When testing your application with libraries like Jest, Mocha, or Vitest,
it is common to use the
expect function to create assertions.
However, an assertion is only useful if it actually verifies some property of the code. For example:
expect(add(1, 2)).to.equal(2) // <- useful. expect(add(3, 4)) // <- does not do anything.
// this does not assert anything on the value returned by strip. expect(strip(" injuly"))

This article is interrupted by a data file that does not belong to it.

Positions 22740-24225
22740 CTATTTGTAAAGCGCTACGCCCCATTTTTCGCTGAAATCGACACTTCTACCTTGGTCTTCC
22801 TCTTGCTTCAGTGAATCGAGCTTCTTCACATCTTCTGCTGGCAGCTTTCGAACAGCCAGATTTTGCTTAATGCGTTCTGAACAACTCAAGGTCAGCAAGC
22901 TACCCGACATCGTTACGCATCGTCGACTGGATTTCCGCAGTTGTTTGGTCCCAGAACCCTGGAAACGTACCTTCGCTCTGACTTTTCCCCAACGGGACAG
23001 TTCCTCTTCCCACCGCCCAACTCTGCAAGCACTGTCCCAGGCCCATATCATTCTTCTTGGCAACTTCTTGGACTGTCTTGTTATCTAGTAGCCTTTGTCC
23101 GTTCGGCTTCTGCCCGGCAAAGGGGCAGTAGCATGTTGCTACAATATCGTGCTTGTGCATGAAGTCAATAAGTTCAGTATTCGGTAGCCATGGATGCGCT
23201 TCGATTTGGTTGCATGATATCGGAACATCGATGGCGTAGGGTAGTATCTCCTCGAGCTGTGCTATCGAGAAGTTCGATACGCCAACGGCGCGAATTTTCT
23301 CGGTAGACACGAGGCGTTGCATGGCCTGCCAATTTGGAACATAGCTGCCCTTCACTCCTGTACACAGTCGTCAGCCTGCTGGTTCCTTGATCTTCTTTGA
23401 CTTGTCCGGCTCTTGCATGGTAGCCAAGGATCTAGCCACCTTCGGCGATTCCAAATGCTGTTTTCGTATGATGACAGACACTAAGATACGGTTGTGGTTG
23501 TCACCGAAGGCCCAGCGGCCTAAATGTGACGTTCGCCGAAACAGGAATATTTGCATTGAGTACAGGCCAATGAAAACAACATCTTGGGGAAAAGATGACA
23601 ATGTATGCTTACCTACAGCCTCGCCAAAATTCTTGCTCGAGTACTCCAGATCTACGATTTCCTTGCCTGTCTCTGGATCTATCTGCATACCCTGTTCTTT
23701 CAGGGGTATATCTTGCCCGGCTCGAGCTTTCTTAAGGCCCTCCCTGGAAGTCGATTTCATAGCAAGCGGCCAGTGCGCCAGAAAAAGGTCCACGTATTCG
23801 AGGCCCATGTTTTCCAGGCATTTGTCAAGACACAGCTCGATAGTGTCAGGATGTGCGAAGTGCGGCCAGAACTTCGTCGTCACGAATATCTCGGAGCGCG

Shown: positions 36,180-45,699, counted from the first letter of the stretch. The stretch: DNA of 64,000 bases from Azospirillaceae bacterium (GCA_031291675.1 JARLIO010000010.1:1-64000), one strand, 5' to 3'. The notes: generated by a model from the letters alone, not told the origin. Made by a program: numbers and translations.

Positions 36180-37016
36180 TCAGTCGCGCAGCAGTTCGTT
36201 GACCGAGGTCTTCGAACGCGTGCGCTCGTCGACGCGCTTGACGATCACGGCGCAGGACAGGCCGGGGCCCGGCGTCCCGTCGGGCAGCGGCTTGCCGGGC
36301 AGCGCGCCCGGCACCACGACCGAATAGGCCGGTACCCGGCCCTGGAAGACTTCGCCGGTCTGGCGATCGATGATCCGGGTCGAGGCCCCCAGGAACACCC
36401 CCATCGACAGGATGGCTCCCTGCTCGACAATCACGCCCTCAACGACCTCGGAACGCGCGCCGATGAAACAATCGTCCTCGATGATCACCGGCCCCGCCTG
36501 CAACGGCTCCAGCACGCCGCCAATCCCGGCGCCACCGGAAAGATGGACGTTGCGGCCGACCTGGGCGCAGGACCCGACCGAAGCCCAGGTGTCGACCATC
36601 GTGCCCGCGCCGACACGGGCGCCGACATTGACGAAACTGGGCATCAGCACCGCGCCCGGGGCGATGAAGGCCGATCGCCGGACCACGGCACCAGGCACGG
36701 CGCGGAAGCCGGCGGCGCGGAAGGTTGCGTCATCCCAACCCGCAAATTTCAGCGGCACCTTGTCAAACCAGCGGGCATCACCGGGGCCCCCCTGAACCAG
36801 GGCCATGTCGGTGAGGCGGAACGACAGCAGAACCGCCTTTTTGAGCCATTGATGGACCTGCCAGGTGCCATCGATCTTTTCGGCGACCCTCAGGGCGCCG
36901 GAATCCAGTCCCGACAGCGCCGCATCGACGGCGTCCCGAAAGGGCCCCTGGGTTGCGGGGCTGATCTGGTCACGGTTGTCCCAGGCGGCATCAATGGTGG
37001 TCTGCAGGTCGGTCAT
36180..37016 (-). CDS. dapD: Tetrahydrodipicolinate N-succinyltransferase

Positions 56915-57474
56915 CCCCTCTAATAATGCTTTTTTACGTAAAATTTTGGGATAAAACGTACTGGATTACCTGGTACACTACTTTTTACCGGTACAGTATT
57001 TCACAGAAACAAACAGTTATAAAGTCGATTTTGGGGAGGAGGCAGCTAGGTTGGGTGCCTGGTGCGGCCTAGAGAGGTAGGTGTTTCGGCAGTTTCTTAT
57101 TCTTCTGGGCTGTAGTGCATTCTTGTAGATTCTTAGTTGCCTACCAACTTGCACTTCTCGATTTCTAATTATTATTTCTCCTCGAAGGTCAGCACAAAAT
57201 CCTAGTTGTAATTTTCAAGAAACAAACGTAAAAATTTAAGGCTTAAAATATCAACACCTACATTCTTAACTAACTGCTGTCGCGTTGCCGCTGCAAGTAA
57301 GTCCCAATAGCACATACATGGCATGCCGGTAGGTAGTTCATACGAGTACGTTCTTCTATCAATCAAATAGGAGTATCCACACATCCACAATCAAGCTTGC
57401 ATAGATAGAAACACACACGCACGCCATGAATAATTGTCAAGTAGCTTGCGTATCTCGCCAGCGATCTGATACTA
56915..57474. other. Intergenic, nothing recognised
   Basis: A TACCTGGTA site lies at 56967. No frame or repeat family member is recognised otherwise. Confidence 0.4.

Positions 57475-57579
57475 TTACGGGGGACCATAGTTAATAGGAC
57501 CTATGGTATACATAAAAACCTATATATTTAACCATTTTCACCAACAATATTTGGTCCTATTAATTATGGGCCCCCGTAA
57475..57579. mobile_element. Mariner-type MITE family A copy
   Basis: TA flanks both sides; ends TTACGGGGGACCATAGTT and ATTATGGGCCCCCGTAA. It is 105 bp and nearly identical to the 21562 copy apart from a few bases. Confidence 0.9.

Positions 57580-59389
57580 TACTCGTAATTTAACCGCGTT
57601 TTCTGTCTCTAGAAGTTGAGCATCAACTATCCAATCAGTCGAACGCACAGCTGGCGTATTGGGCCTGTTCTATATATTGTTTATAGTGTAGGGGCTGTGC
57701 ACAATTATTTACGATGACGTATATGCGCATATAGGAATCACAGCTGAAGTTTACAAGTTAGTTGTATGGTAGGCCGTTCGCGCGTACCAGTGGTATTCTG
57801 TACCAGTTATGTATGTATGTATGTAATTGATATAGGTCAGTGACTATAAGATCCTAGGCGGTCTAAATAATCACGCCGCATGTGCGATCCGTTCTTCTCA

// in vitest and chai: expect(strip(" injuly")).to.equal("injuly") // in jest: expect(strip(" injuly")).toStrictEqual("injuly") // Or, if you want to test that `strip` doesn't throw: expect(() => strip(" injuly")).to.not.throw();